March 26, 2012

Lesson Three: Practice Humility

Our ego builds walls to help us survive in troubling times; yet, they also prevent us from accessing what we need the most — the love, strength, wisdom, and experience of others.”

In my darkest hours, I came to believe my greatest source of survival was my inner strength and my inner will.  In the heat of battle, I called on my internal forces to guide me, sustain me, and push me forward no matter how much I struggled with the pain and frustration of what was going on around me.  In my focused and determined commitment to get through it on my own, I was completely unaware of the physical and mental tolls of my solitary battle to survive.  I was convinced this was my challenge, my battle and my personal adversity.  In that mindset, I was completely unaware of or not receptive to all the resources being offered that provided comfort, inspiration, love, and support through difficult and trying times.  Instead of being open and accepting, I built a fortress around my feelings, my pain, and my struggles and continued to fight these battles on my own as though that was my only option and resource.

Little did I realize how powerful these resources were.  Until I became vulnerable, humble and receptive to these resources, I battled, struggled, and survived.  Once I opened up my heart and my mind to the powerful insights and influences of others, great changes and outcomes started to occur.

Practicing humility takes on three behavioral traits:

    1. Authenticity:  I am real and true to myself at all times.  I do not need to have the answers, I do not need to know what to do next, or do I need know how to fix what is broken.  I know who I am.  I know what I do best, I know what I have to offer others, and I know what my values, beliefs, and gifts are.   Being consistently and authentically me enables me to live, love, and learn without fear, judgement, or pride.  When lost, confused, or struggling, I am comfortably honest with myself to ask for the help, guidance, and advice of others.
    2. Collaboration: I cannot solve any problems, discover all the answers to any challenges, or experience incredible outcomes without the support, guidance, insights and feedback of others.  My life is not about being right, being in control, being in smart, or winning – my life is defined by how effectively I can, in active collaboration with others, discover the solutions to the challenges every one faces every single day.  It is through the open, receptive, inspired and caring collaboration that I am able to leverage my skills, offer my support, and engage others to guide and inspire me on my journey and them on theirs.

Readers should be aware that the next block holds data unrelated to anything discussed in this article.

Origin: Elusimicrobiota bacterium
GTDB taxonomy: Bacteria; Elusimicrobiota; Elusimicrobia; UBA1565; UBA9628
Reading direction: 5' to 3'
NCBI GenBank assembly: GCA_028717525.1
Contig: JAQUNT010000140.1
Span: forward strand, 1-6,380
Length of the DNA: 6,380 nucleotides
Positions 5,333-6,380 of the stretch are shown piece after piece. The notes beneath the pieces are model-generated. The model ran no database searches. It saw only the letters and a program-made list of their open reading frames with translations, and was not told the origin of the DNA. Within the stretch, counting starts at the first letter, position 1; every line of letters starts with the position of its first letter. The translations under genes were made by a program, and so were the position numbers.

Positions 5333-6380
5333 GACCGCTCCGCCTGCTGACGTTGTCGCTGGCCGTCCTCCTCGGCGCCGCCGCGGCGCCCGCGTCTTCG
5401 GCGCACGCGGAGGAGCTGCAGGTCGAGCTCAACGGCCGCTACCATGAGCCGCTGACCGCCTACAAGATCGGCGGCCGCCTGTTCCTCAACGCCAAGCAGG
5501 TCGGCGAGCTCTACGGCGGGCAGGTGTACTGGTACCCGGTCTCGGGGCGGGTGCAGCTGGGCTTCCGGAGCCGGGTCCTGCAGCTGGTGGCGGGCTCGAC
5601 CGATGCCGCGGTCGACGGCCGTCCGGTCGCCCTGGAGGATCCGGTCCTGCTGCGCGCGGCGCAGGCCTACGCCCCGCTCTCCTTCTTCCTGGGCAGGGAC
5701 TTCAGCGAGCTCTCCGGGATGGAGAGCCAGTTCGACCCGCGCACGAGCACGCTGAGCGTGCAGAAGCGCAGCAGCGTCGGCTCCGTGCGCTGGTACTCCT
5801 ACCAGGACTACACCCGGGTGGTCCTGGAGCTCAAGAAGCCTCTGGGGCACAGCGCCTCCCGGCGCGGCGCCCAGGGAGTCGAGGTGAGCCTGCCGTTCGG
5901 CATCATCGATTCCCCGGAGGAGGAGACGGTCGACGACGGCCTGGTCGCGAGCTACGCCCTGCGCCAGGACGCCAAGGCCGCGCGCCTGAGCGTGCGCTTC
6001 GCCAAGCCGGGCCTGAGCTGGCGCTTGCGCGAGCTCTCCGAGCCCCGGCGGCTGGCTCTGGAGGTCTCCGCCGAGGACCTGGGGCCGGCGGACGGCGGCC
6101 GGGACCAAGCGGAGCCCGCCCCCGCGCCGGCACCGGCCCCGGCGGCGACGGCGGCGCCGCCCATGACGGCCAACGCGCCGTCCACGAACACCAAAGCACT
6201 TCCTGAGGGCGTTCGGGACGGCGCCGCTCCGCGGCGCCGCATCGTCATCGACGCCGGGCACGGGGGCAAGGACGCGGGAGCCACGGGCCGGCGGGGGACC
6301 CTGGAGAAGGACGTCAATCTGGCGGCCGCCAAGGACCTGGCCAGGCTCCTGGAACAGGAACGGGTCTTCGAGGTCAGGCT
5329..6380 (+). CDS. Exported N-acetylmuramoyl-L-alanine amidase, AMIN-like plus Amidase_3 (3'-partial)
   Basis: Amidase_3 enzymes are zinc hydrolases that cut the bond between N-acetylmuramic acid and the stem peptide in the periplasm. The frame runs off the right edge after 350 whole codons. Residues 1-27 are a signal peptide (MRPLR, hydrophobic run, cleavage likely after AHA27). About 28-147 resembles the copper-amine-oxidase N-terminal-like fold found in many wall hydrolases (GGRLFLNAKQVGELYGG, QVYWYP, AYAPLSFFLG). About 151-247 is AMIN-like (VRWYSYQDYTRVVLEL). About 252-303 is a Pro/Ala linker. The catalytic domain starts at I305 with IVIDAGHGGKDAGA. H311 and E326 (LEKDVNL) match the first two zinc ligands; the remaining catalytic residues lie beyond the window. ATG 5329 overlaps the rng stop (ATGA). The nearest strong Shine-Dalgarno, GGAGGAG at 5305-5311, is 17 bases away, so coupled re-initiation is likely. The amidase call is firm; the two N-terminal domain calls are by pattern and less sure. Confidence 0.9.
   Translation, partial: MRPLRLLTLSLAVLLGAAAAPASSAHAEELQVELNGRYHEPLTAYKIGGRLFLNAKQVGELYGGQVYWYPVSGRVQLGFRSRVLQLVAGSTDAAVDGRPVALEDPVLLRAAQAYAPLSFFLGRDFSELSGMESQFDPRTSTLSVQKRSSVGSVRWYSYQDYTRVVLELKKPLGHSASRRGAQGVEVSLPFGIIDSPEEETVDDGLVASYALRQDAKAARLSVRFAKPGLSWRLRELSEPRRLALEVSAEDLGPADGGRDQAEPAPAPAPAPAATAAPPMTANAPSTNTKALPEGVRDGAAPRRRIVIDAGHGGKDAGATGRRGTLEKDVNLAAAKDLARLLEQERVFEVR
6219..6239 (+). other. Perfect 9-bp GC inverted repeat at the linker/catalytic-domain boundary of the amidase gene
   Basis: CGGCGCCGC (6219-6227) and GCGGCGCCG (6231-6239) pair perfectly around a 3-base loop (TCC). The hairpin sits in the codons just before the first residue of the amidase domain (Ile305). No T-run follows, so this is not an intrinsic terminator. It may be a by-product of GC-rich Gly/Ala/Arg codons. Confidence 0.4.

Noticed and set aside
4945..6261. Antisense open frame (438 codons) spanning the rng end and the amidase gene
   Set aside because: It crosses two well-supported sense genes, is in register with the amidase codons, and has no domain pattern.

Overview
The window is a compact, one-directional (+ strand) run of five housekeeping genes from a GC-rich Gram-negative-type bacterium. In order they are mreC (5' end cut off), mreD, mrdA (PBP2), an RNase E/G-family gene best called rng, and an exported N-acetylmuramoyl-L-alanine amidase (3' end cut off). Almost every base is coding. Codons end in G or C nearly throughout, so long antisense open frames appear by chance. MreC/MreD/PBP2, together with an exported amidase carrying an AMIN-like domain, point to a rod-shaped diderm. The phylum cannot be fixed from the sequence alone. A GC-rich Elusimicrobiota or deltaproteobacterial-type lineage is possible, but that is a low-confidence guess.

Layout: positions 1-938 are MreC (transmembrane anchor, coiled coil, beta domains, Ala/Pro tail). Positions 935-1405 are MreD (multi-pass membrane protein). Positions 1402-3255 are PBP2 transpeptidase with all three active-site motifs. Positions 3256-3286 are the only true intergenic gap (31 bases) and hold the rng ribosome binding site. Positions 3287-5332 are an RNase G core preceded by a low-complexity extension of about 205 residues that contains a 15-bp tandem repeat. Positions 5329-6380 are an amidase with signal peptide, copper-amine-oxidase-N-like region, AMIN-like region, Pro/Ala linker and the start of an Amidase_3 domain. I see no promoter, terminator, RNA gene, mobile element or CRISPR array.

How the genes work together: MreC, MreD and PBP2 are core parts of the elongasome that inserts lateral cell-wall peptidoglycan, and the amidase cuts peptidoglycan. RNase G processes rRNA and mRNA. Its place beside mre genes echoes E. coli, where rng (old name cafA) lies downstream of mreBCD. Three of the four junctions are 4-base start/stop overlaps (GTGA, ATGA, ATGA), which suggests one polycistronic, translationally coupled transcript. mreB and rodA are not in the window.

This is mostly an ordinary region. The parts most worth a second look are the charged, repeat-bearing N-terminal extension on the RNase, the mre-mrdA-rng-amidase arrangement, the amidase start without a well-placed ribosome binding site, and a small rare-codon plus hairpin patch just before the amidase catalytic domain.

3. Community: It is often said it takes a village.  Change, success, accomplishment, innovation and incredible outcomes can only be achieved through an inspired, focused, and committed community.  The strength of any community is defined by the effectiveness with which it makes everyone involved better.  Success and accomplishment are measured and defined not by what I did and accomplished; but, what those around me were able to do as a result of my interaction and engagement with them.  The practice of humility not only requires that I have the courage to access those that can assist and guide me, especially in my most challenging moments; but, it also requires that I have the strength, the love, and the grace to actively engage in supporting and guiding others regardless of where I am on my journey.
Humility and Authenticity
About Dave Cooke

Dave Cooke is a dad on a mission. His mission is to help parents get control of their lives over the powerful, destructive influences of a child's addiction. As the father of a son in a ten year heroin battle, Dave knows all to well the challenges parents and families face. He also knows there is a way to find peace in the chaos. It is his mission to help parents discover their path to a healthier, balanced life even if a child's active addiction is still part of their daily journey.